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  • Tesla: Mr. Musk's Wild Ride At Your Expense  [View article]
    Craig misses the point that Ford, GM, etc are buying the ZEV credits because they can't come close to building a car as green as the Model S, at ANY price point.

    The Model S is not the car of the masses, but the cars that ARE being marketed to the masses aren't anything like the Model S. TSLA started by marketing a niche sports car, now has a premium luxury car, is building a premium SUV and has started work on a regular family car, all with excellent design, power, systems and range (certainly compared to other electric vehicles).

    Is the Model S the perfect car for everyone? No.

    Is it better than anything comparable on the market? Yes.

    And as TSLA sells these cars, they turn the profits into the next vehicle and those will sell for less and/or have more features, and that revenue goes to the next price point, etc. Yes, their "profit" isn't repeatable quarter after quarter (unless Ford, GM, etc continue to buy ZEV credits instead of make great EVs, which actually is likely come to think of it), but to claim the company has no future because the government helped them out when the economy tanked is, at best, naive and at worst, criminal.

    Especially since Ford and GM asked for, and got, WAY more in bailout money from the Feds (that they don't have to pay back and aren't using for EVs) than TSLA got in it's loan, which is HAS paid back.

    I'll keep my TSLA shares, thank you.
    May 22, 2013. 09:02 PM | 9 Likes Like |Link to Comment
  • Music studios continue to balk at Apple's (AAPL +0.8%) royalty terms for its planned Web radio service, industry sources tell the NY Post. Whereas Pandora (P +2.8%) pays $0.12 per 100 streamed songs and iHeartRadio $0.22, Apple is said to have made an initial offer of $0.06. Is Apple playing hardball out of a belief the Internet Radio Fairness Act (something apparently on the minds of studios) gives it some leverage? The report could be helping Pandora rally ahead of today's FQ4 report. (previous) Update: The NYT reports stalled licensing talks have led Apple's service to be delayed at least until summer.  [View news story]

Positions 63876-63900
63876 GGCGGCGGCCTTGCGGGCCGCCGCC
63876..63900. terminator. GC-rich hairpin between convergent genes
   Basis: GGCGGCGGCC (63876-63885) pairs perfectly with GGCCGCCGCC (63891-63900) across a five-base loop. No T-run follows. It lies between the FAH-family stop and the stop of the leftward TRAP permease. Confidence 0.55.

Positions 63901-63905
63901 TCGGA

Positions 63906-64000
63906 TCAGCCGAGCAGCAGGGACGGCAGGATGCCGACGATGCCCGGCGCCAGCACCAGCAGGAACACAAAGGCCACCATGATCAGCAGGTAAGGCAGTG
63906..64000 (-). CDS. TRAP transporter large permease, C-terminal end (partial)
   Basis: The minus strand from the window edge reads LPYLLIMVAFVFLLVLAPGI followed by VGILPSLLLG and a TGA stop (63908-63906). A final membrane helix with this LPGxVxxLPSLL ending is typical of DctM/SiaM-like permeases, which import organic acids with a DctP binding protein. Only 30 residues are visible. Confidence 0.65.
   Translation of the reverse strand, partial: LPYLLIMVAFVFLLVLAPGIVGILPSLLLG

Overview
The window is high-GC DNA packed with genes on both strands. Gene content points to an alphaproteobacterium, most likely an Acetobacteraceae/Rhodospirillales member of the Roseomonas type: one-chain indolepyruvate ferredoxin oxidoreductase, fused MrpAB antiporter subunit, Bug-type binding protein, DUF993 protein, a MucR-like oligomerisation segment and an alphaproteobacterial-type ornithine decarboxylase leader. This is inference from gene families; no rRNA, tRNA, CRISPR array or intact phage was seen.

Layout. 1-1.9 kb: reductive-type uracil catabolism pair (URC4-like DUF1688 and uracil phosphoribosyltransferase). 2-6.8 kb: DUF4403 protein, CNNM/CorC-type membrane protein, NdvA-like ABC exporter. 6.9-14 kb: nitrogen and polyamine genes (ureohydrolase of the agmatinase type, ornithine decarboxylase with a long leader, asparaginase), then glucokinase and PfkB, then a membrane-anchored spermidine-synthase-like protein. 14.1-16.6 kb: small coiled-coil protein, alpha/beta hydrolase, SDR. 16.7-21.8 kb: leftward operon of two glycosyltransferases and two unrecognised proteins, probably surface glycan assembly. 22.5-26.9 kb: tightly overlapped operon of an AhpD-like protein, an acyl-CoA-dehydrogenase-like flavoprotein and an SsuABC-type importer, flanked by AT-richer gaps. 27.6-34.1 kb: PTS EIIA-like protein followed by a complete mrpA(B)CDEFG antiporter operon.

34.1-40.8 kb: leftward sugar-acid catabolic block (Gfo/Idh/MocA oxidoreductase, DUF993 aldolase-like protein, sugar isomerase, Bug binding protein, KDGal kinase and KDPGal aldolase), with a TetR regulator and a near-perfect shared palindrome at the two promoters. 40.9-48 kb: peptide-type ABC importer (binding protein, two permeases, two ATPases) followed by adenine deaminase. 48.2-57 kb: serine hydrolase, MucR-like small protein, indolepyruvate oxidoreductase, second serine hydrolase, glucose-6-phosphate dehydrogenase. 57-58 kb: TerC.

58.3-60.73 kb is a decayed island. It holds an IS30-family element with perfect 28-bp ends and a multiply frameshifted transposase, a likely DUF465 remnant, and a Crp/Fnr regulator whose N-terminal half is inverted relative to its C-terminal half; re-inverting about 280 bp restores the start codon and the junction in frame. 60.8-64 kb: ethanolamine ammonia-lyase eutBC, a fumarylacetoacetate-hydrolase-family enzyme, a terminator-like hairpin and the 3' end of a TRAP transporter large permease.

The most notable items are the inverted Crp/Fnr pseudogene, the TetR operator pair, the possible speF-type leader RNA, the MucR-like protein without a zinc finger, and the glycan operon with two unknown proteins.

I hear Apple's service would only allow you to stream music you already own (i.e. your iTunes Library). Why should we, as consumers, be forced to pay extra - every time we listen to it - for music we have already paid full price for?
    Mar 7, 2013. 02:10 PM | 2 Likes Like |Link to Comment
  • Apple (AAPL) is working on a cheaper iPhone that could launch later this year, the WSJ reports. One source says the device could resemble the regular iPhone, but "with a different, less-expensive body." The cheapest iPhone currently sold (the 8GB iPhone 4) goes for $450 unlocked, putting it out of the reach of many emerging markets buyers, as well as some prepaid buyers in developed markets. The fact low-end Android phones sell for much less (sometimes less than $150 unlocked) has done wonders for Android's international share.  [View news story]
    Um ... it's not like AAPL is having trouble selling iPhones. They can't make them fast enough!

    Considering that AAPL controls 60% of the smartphone profit with less than 20% share of the smartphone market suggests that AAPL being worried about the bottom end of the market is ridiculous, at best.
    Jan 9, 2013. 02:01 AM | Likes Like |Link to Comment
  • Is There An Apple Disconnect?  [View article]
    If there are no technical, fundamental or market reasons for the decline, what's left? Manipulation? Market movers pushing down to get a better "spring" when quarterly results are released? Something is holding Apple price back, but what?

    I own, and will hold, AAPL shares.
    Jan 8, 2013. 05:15 PM | 1 Like Like |Link to Comment